"He's got a lot of things done for the community," Campbell said.
In addition, Hatcher worked to combat the area's drug problem, and promoted economic development, said Marsha Timpson, co-director of the Big Creek People in Action community organization.
"Tom is probably the most civic-minded person I've ever met," she said. "Tom used whatever means he had to make things better."
When Big Creek High School was in danger of consolidation, Hatcher and community members fought the proposal to keep the school in War. Though the group ended up losing its battle, Hatcher ensured that trophies, class photos and other memorabilia were kept safe by the city, reflective of his love of history.
Hatcher was born in Iaeger in 1939 to Glenn and Beatrice Hatcher. He graduated from Big Creek High School in 1958 and received bachelor's and master's degrees from West Virginia University. He later earned a doctorate in developmental psychology and education from Ohio State University.
He worked as a teacher in Monongalia County and was a full professor with tenure at WVU. In 1980, Hatcher became the Secretary General of the Council of International Programs in Cleveland and Washington, D.C.
In 1991, Hatcher returned to War to teach at Big Creek High School and was active in historic societies in McDowell County and Tazewell County, Va. He was nominated to city council before becoming mayor in 1997.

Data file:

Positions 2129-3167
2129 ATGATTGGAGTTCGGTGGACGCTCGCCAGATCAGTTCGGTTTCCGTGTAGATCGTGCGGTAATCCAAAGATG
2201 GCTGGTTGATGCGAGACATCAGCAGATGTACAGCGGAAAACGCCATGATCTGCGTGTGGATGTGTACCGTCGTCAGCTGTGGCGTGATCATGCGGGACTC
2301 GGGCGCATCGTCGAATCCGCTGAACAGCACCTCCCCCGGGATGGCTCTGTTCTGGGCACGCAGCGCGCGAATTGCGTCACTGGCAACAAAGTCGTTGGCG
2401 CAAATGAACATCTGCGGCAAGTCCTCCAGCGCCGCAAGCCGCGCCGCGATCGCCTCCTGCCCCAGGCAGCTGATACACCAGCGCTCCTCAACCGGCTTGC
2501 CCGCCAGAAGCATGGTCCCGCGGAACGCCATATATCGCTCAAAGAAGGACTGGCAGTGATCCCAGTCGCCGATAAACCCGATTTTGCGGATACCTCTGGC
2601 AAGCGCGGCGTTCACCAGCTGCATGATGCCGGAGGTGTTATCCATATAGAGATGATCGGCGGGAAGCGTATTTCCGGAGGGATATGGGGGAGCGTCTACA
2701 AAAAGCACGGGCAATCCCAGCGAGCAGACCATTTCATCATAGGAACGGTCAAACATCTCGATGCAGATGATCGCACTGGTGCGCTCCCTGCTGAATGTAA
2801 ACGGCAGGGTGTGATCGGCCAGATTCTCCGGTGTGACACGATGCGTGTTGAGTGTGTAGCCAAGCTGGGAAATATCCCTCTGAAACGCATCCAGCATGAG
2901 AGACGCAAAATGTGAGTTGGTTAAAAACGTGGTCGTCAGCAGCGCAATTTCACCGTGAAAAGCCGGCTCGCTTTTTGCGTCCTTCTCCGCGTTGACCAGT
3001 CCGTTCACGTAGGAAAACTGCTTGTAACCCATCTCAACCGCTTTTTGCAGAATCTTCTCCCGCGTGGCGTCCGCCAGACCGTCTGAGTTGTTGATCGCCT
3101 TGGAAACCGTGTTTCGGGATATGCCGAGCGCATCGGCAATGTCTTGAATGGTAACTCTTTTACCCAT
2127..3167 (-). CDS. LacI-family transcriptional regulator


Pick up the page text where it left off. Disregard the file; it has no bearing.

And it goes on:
Hatcher's son, John Thomas Hatcher, is currently incarcerated and is married to Rebecca Lynn Hatcher, who was arrested in connection with the murder. He had two daughters, Mary Kathryn Hatcher Jones, who lives in Indiana, and Elizabeth Ann Hatcher, who lives in Oklahoma.
Campbell said all three children were adopted and that he loved them and "talked about them all the time." Hatcher had been married but divorced before he returned to West Virginia.
Hatcher has a grandson, Jonathen Randall, who had been living with the mayor until his death, along with Rebecca. The grandson is staying with family friends.
Hatcher's death is reflective of the raging drug problem in Southern West Virginia, residents said, and the fact that the alleged murder was committed by family members shows the measures addicts will take to ensure their drug supply.
"I brag that my house had never had locks in it," Timpson said. "This is the first time I've thought, 'I may have to get locks.'
"If it could happen to Tom, it could happen to anybody."
Timpson said continuing to combat drug abuse would be a fitting tribute to Hatcher.
"We need to take our community back, and that would be a legacy for Tom," she said. "We are a very strong breed of people in Southern West Virginia, but drugs are going to be our downfall."
War City Council will meet Wednesday night for the first time since Hatcher's death. The city council was supposed to meet last Wednesday, but the meeting was moved because Hatcher had a doctor's appointment. Inevitably, finding a replacement will be discussed.
"It's going to be a hard set of shoes to fill," Campbell said.